Reid Andrews, G., Afro-Latin America: 1800-2000, Oxford, Oxford University Press, 2004.
Sansone, L., Blackness Without Ethnicity: Constructing Race in Brazil, New York, Palgrave Macmillan, 2003.
Skidmore, T.E., Black into White: Race and Nationality in Brazilian Thought, Durham, NC, Duke University Press, 1993.
Telles, E., Race in Another America: The Significance of Skin Color in Brazil, Princeton, NJ, Princeton University Press, 2004.
Vieira, R.M., 'Brazil', in MRG (ed.), No Longer Invisible: Afro-Latin Americans Today, London, MRG, 1995.
Warren, J.R., Racial Revolutions: Antiracism and Indian Resurgence in Brazil, Durham, NC, Duke University Press, 2001.
Basso, E.B. (ed.), Carib-speaking Indians, Tucson, Arizona University Press, 1977.
The Tribe that Time Forgot, London, Equilibrium Films, 1994, VHS, 54 min.
Donkin, M., 'The Awa have only been known in the west for three decades', BBC World Affairs, 28 August 2002.
Hill, J. (ed.), Rethinking History and Myth: Indigenous South American Perspectives on the Past, Chicago, University of Illinois Press, 1988.
Instituto Brasileiro de Geografia e Estadística (IBGE), Censo Demográfico, 2000, URL: http://www.ibge.gov.br
Indigenist Missionary Council (CIMI), 'Violência contra os Povos Indígenas no Brasil', 2006, URL: http://http://www.cimi.org.br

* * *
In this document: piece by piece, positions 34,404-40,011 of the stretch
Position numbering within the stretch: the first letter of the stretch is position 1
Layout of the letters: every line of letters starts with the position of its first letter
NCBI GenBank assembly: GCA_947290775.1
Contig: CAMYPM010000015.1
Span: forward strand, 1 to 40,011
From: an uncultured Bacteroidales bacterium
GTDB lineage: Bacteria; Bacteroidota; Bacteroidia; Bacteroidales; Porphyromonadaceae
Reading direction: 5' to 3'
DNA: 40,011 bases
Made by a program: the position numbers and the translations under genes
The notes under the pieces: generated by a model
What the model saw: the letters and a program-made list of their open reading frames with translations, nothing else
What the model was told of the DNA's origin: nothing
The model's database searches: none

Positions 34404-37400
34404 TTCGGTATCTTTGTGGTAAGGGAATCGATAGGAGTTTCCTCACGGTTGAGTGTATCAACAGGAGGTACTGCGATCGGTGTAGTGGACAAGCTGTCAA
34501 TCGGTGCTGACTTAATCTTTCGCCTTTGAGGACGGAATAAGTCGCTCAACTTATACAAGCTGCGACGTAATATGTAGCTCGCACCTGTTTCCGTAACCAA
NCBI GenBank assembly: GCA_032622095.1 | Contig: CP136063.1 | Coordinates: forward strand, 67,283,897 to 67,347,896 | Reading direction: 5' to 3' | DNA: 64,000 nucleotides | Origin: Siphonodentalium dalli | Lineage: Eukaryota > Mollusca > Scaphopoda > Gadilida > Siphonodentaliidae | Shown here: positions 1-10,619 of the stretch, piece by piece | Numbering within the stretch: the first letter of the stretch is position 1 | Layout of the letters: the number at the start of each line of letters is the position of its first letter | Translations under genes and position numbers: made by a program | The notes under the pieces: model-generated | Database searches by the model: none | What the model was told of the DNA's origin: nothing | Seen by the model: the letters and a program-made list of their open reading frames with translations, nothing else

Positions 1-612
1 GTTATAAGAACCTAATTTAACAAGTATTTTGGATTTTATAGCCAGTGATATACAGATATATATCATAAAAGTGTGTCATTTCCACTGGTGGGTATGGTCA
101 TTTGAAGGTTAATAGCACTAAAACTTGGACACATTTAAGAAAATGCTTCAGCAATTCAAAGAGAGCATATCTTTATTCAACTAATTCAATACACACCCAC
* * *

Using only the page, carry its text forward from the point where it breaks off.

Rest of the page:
Inter-American Foundation, Economic Development in Latin American Communities of African Descent, Arlington, VA, Inter- American Foundation, 2002.
Urban, G. and Sherzer, J. (eds), Nation-States and Indians in Latin America, Austin, University of Texas Press, 1994.
Bamberger, J., 'Environment and cultural classification: a study of the Northern Kayapó', PhD thesis, Cambridge, MA, Harvard University, 1967.
Beckham, M. and Turner, T. (dir.), The Kayapo - Out of the Forest, ITV (Disappearing World Series), 51 min., June 1989.
Frota, M. (dir.), Taking Aim. 41 min., 1993.
Lea, V., 'Mebengokre (Kayapó) onomastics: a facet of houses as total social facts in Central Brazil', Man, vol. 27, no. 1, 1992, pp. 129-53.
Lea, V., 'The houses of the Mebengokre (Kayapó) of Central Brazil: a new door to their social organization', in J. Carsten and S. Hugh-Jones (eds), About the House: Levi-Strauss and Beyond, Cambridge, Cambridge University Press, 1995, pp. 206-25.
Parker, E., 'Forest islands and Kayapó resource management in Amazonia: a reappraisal of the apete', American Anthropologist, vol. 94, no. 2, 1992, pp. 406-28.
Rabben, L., Unnatural Selection: The Yanomami, the Kayapo and the Onslaught of Civilisation, London, Pluto Press, 1998.
Sting and Dutilleux, J.-P., Jungle Stories: The Fight for the Amazon, London, Barrie and Jenkins, 1989.
Turner, T., 'Social structure and political organization among the Northern Cayapó', PhD thesis, Cambridge, MA, Harvard University, 1966.
Turner, T., 'Kinship, household and community structure among the Kayapó', in D. Maybury-Lewis (ed.), Dialectical Societies, Cambridge, MA, Harvard University Press, 1979, pp. 179-214.
Turner, T. 'Dual opposition, hierarchy and value: moiety structure and symbolic polarity in Central Brazil and elsewhere', in J.C. Galey (ed.), Différences, valeurs, hiérarchies: textes offerts à Louis Dumont, Paris, École des Hautes Études en Sciences Sociales, 1984, pp. 335-70.